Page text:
Downhearted certainly, but not overwhelmed by despair - far from it in fact! If that was true for Christ how instructive it is for us:
- Note how Messiah himself felt about his initial lack of success: he was not immune from feeling discouraged by the rejection of His message. It was a spiritual, sinless, response of His holy, sensitive, soul that created His sense of deep distress at his fellow countrymen's unbelief. Is that is how you feel about your church or class? Do you feel discouraged and faint at blank looks of colleagues and friends for whom you've prayed and to whom you've witnessed for years? Remember Jesus Christ has an overflowing fountain of sympathy and strength for all such troubled saints. It's a mark of faithful servants to share to some small degree in Christ's ministerial heartache. A stranger to such pangs has more to worry about than those who are temporarily despondent or deflated at the lack of Gospel results!
- Note also the confidence of Messiah who was enabled to entrust all spiritual reward, remuneration and recompense to God - he knew that in the end, none of the labor, from an eternal standpoint, would be in vain, wasted, or fruitless. Vanity of vanities is never true of church work or any Gospel or mission endeavor. Praying, preaching, teaching, lecturing, open-air meetings, manning bookstalls, giving out tracts, popping leaflets through doors, uploading sermons to websites and running children's club - and all such means of sharing Christ - will never, ever, be a waste, no matter how much it seems or we think it is. Take heart faithful Christians, be encouraged in your work, expect to see fruit when poured out and totally spent!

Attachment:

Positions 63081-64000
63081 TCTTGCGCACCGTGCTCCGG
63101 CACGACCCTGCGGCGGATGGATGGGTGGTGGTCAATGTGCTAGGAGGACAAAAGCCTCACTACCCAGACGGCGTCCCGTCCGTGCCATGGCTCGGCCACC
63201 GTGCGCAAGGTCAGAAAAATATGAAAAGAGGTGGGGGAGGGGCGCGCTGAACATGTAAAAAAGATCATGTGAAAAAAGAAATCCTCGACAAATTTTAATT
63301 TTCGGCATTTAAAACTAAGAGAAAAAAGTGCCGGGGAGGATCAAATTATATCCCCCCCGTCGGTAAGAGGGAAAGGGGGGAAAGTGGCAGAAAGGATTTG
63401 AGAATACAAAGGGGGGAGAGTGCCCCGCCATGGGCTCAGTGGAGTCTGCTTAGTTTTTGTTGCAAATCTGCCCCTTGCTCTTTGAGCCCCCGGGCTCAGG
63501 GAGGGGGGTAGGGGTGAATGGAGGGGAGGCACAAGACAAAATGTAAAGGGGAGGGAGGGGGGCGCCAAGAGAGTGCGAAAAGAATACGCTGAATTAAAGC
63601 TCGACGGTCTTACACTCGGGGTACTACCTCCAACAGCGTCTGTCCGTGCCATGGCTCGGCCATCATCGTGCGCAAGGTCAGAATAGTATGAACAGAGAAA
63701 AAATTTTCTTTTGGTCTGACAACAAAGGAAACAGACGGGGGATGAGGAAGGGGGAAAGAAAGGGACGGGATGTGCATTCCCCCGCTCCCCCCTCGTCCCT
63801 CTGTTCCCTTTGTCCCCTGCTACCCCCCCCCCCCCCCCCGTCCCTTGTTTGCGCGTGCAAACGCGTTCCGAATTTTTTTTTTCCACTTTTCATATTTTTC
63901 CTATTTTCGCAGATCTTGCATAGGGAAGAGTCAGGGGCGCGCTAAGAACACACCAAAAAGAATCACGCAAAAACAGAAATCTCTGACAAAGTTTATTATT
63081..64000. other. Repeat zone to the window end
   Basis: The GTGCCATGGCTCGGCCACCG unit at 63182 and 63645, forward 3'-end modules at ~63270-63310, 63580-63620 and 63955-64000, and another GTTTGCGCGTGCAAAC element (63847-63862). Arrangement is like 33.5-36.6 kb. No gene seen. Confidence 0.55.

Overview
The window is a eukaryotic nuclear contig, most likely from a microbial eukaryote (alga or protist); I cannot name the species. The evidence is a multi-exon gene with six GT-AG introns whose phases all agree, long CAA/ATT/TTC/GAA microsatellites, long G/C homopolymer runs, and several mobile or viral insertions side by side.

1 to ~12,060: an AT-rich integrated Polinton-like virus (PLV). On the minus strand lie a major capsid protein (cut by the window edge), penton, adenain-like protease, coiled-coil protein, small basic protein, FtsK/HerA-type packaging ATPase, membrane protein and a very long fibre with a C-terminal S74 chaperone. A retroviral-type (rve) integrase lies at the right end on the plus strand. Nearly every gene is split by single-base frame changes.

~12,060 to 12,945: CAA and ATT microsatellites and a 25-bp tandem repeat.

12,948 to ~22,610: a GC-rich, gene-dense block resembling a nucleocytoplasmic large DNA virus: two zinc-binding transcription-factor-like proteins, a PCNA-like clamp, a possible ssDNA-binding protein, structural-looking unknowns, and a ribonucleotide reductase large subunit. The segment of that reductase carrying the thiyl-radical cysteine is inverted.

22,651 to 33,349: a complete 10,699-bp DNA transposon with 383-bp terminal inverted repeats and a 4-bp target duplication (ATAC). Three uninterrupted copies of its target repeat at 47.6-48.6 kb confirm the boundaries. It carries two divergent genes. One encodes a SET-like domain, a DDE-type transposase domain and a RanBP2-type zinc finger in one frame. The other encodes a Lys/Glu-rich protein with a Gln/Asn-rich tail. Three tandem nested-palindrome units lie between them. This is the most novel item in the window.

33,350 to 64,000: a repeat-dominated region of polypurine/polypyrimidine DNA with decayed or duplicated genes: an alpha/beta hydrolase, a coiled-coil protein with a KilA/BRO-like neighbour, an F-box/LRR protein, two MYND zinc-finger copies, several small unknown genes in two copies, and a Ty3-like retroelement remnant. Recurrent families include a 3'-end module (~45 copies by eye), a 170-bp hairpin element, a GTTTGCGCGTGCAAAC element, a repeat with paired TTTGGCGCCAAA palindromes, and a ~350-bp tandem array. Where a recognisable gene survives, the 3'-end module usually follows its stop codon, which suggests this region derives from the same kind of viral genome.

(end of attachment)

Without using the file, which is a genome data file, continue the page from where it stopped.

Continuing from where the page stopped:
- Note the Word of encouragement Messiah receives from God - this word glorify is related to headdress, an object of beauty, an ornament of honor, a symbol of splendor, by which the LORD obtains glory for Himself - it is in the very mission, frustration and suffering of the Servant, deeply despised and abhorred, that Yahweh gets the glory - for Christ that is enough. It should also satisfy us that the LORD get final praise - let all discouraged servants content themselves with that.
- Note that Messiah, as your Prophet, Priest and King, has endured and experienced such dark, despondent, thoughts you entertain with much greater heartbreaking, soul-burdening intensity and pain. His heart was pierced repeatedly by the contradiction of countrymen. He is fitted in every way to know just how you think, and is moved with pity to supply needed grace and strength. Your merciful High Priest will keep on track all faithful servants who remember to get help.
John L. Mackay reminds us that the practical upshot of this passage is firm resolution to remain steady in the work - a holy, spiritual, Christ-given, prayed down determination, which keeps us at the work, fixes the face like flint, and helps repair the heart. Jesus knows our thoughts, has power to expel fear and, by virtue of His death, and the Spirit He commands, has grace to fortify saints.
"The resolve of faith does not focus on how we see ourselves, or what other say of us. It views life and its setbacks in the light of the overarching purpose of God and how He will evaluate our faithfulness to His instructions."